Why create a customer value proposition?
A customer value proposition (value prop) is arguably the most important element of your marketing messaging and is the core of your competitive advantage. It boils down all the complexity of your sales pitch into something that your customers can easily digest and relate to.
A value prop tells prospects why they should buy from you rather than your competitors, and succinctly communicates the benefits of your products or services. It is essentially a promise of value to be delivered to your customer, what you make and why people should want to buy it.
A value prop statement may be the first thing visitors see on your homepage, a product flyer or brochure. Getting the value prop statement right will make the difference between a potential customer wanting to further engage with your offering or simply walking away.
How to create a customer value proposition
There are different ways to map out the fundamentals of a value prop. A simple internet search will throw up lots of ideas and concepts, ranging from taking a visual value proposition canvas approach to asking a series of essential questions:
Which customers do you serve?
What needs do your target customers have and how are you going to meet those needs?
What relative price will provide acceptable value for customers and acceptable profitability for the company?
How are you different to competitors?
Are you segmenting the market differently or approaching a new market with a unique or novel offering?
Essentially there are 3 main elements of a value prop to consider:
Relevance - How does your product or service solve or improve a customer’s challenge
Value - What benefits customers can expect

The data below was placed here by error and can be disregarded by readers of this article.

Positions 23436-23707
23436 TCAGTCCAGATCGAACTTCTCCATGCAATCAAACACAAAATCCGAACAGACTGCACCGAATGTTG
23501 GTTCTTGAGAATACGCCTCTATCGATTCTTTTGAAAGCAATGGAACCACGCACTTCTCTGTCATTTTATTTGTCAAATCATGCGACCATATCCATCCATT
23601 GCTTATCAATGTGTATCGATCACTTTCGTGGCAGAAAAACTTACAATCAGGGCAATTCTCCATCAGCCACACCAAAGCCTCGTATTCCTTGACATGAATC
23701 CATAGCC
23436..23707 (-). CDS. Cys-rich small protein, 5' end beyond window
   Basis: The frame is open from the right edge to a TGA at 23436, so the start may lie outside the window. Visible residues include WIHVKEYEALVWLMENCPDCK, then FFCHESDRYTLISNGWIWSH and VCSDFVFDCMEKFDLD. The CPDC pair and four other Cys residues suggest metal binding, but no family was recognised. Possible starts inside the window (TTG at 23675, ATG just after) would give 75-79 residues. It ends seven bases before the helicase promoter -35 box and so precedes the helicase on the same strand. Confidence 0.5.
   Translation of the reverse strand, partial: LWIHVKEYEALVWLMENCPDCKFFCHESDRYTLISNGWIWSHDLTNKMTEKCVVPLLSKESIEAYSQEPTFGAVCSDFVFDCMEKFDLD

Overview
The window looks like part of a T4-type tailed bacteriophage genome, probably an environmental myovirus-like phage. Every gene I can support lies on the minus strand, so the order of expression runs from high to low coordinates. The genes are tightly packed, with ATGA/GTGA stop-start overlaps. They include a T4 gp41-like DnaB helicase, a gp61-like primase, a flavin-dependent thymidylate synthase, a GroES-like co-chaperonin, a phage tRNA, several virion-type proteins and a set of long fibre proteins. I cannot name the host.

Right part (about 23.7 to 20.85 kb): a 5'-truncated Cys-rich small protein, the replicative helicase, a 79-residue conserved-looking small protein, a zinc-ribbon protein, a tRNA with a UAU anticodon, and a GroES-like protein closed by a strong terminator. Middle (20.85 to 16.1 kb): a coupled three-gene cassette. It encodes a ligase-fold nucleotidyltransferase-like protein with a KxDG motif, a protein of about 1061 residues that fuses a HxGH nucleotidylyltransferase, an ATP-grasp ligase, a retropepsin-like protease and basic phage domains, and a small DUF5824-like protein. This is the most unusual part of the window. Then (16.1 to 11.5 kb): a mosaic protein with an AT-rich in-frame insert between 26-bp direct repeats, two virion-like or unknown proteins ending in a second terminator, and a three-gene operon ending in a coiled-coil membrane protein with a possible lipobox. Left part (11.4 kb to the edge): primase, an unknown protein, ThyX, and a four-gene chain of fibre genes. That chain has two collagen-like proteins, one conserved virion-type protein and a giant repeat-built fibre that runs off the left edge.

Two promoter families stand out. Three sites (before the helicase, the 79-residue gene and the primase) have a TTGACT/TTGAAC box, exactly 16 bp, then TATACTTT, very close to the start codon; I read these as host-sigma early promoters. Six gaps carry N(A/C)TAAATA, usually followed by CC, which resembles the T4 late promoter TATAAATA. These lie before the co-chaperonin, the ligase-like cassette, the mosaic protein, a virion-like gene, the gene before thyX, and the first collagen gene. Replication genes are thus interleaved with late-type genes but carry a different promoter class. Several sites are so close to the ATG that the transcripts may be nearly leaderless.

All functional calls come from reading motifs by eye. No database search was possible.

Differentiation - Why customers should buy from you over your competitors
When developing any customer facing content it is important to use the same language as your target audience. This is especially true for value prop statements.
In mapping out and developing a value prop it is really important to consider how customers really define value, and not how you may view the value of your offering. So it’s really worth considering gathering VOC (voice of the customer) in the mapping stage.
Any value props you create should be written so real humans can understand them, so avoid using internal phrases of corporate jargon.
Constructing a customer value proposition
A value prop can be constructed out of 4 sections.
The headline summarises the end net benefit that you a offering a customer.
This is followed by a short paragraph of text. To help construct this text we really like Steve Blank's XYZ approach:
We help (X) do (Y) by doing (Z). Resulting in (net benefit to customer)
This is a great jump off point to creating a simple statement that can easily be wordsmithed to improve clarity and style, including in the text why Z is different to what your competitors have to offer.
If needed add 3 feature/benefit style bullet points and include a visual element to enhance the overall message.
Once you have created your value prop then don’t be afraid to test it and test it again. Remember you are appealing to customers, so ensure it speaks to your audience, is clear and concise and offers a promise of value that you will deliver.
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